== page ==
I set off, leaving my work in the UK, my body arriving in Seattle and my suprachiasmatic nucleus staying stubbornly in mid-Atlantic, waiting to be collected on the way home. In the North West USA I found that we are two nations separated by a common pharmaceutical industry.

The drugs clobazam and vigabatrin arriving with much fanfare in the USA at glacial pace after decades in Europe. On the other hand, slow release preparations of oxcarbazepine and topiramate (for epilepsy only, not migraine) being launched in the USA, hopefully the Gulf Stream will get them to us more quickly. The annual course was on the subject of status epilepticus and the key question of the morning was should every single patient in the neuro intensive care have EEG monitoring. Of course they should and there should be an end to all war, poverty and illness too – so I skipped that as being redundant in the real world. I take some consolation that the presentations are from centres of excellence and in Armpitsville Arizona, practice is more what I am used to, with EEG monitoring a wish more than a reality. The science of status epilepticus is becoming evermore interesting – I have reported before that GABA receptors are internalised and stop working after a short time, explaining the failure of benzodiazepines after the initial stages. But NMDA receptors become upregulated and may be responsible both for seizures and neurotoxicity. There was discussion around the use of ketamine in the ITU, as a neuroprotective agent and it was felt that there was some rationale but no evidence. A trial of therapy is just starting in the USA, comparing Phenytoin, Levetiracetam and Valproate. The latest kid on the block with anecdotal successes is IV lacosamide but it will not be included. There was also debate around whether we treat non-convulsive status too aggressively and that in less severe forms of status, the prognosis depends on the cause and the toxicity of drugs is a significant factor.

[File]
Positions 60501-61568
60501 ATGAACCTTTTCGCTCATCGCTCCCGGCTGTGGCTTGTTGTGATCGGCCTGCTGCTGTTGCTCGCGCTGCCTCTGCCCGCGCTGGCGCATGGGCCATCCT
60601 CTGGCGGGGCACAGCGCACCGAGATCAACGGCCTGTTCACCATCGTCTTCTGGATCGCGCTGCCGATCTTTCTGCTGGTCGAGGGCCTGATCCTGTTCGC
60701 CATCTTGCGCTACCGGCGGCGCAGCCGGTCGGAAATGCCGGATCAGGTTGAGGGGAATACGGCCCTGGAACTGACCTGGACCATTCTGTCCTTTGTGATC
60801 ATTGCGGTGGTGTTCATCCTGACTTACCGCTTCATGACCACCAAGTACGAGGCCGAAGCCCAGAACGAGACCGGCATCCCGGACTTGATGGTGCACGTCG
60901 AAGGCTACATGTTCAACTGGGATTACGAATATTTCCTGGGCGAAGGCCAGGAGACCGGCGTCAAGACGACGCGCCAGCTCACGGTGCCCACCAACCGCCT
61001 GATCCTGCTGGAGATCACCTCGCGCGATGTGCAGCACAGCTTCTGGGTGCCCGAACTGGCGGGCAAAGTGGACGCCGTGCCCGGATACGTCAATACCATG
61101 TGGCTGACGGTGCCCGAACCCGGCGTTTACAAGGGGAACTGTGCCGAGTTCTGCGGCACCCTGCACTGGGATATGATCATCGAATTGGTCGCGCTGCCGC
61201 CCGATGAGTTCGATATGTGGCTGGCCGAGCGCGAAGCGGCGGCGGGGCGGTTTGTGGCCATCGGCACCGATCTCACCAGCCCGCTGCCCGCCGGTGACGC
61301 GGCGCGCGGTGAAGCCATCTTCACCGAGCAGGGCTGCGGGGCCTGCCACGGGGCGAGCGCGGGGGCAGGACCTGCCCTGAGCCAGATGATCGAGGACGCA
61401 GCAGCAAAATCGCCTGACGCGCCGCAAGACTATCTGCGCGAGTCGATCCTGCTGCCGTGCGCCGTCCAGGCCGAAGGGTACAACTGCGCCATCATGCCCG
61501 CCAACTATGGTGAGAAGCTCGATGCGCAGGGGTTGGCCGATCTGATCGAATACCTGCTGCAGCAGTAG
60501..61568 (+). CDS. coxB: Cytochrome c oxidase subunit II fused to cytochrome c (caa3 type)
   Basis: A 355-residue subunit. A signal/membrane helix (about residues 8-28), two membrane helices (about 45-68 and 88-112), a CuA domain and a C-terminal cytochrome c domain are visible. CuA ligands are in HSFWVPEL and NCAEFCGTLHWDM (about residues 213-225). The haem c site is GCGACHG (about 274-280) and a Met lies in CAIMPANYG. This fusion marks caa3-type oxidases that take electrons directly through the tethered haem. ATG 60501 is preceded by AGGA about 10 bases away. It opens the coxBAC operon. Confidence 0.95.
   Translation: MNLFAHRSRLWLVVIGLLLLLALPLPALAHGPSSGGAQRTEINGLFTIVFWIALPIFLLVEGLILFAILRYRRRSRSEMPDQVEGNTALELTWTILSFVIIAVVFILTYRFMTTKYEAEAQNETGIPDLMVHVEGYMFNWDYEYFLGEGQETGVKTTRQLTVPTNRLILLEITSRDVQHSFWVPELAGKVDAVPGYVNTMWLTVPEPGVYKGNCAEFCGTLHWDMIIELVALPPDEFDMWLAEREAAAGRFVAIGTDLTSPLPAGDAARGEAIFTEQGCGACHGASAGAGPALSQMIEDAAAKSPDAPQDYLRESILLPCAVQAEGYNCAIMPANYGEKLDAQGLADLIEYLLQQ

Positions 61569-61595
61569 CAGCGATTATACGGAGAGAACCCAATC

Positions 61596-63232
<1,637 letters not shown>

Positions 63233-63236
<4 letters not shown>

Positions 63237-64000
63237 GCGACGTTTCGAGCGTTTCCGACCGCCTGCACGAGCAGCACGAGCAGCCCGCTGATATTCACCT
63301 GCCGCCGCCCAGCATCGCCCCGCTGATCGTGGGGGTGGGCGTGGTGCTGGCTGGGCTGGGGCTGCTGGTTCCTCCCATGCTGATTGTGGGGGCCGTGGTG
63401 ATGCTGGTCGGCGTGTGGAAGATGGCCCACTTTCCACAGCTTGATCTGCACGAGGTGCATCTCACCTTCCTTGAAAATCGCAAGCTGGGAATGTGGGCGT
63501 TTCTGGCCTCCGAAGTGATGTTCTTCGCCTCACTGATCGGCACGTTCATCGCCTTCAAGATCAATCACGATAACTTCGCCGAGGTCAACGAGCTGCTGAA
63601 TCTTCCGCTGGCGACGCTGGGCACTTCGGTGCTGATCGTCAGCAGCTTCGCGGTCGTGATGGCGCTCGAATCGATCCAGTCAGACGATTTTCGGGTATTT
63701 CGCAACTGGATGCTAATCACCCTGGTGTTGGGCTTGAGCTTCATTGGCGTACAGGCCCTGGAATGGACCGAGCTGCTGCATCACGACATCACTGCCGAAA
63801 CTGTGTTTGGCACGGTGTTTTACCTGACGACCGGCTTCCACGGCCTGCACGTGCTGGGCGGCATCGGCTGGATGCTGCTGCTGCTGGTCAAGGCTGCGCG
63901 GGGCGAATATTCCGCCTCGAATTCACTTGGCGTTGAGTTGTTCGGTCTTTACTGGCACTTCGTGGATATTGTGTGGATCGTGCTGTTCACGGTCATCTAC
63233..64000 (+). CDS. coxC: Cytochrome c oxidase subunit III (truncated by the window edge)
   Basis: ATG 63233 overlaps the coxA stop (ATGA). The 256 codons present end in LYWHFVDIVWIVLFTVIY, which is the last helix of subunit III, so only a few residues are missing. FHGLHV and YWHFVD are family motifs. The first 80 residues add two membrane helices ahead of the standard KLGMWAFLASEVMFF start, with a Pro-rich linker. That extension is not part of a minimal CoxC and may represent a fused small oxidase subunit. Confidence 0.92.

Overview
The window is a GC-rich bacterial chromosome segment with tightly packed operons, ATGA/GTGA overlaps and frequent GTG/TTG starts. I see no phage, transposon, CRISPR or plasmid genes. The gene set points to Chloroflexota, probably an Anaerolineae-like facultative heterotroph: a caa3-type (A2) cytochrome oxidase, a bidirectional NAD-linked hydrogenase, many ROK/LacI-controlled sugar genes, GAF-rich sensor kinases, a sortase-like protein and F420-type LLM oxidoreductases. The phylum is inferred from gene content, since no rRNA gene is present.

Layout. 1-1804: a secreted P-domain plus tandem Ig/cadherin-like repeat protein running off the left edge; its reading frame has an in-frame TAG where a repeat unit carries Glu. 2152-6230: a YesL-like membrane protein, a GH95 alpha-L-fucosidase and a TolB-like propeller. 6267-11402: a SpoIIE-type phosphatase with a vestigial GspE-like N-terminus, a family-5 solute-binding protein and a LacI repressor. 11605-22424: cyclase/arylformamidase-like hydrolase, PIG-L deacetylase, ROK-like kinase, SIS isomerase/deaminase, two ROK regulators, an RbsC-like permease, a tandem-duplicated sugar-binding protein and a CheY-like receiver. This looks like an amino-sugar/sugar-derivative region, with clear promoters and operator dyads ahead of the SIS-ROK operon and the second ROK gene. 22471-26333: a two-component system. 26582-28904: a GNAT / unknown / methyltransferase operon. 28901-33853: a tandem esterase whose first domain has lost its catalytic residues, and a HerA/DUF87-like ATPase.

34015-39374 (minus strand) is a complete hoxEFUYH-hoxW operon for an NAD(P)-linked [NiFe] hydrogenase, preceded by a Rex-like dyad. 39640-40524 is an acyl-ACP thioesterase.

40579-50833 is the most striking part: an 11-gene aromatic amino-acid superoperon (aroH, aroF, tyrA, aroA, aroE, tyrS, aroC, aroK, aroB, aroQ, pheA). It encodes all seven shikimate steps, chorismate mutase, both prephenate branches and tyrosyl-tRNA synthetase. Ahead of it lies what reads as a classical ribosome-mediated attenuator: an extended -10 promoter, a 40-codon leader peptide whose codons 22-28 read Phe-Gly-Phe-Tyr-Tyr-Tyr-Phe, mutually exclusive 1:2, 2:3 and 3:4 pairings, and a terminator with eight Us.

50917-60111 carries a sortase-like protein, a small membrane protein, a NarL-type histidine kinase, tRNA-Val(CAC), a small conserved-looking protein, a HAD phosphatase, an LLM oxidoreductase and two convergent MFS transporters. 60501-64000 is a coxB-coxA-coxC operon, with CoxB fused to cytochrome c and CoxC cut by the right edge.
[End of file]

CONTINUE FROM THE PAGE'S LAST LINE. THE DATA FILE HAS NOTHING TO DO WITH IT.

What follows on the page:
A year ago, CNN released a documentary called Charlotte’s web about Charlotte Figi with Dravet’s syndrome (severe myoclonic epilepsy of infancy, often due to a sodium channel mutation) whose treatment failed until she tried “medical marijuana” with miraculous results – see youtube. Since it is only licensed in few states, notably Colorado, this has lead to a migration of hopeful families to said states on the hemp road and not insignificant pressure on the medical profession, which they have responded to in a commendably balanced fashion by doing some science. There were two sessions, including an excellent one featuring researchers from our very own University of Reading, with not a ponytail or a diaphanous scarf in sight. Endocannabinoids are released post-synaptically and feed back on presynaptic neurotransmitter release, producing alterations in temporal and spatial patterns of neuronal excitation. They are implicated in modulating responses to stress and as stress is suggested to be a seizure trigger that may be important. As well as effects on neuronal firing, there are probably trophic effects too, which could be of significance in epileptogenesis. The psychoactive THC moiety can be separated from a potentially anti-epileptic moiety, within the hundreds of cannabinoids that make up Cannabis sativa. There is no doubt that cannabinoids have a useful action on a range of laboratory models of epilepsy. One poster at the conference reported some efficacy in Dravet syndrome but as was wisely quoted to us: “the plural of anecdote is not data”. It seems highly likely that trials of the drug will be taken forward and I shall watch this space with interest.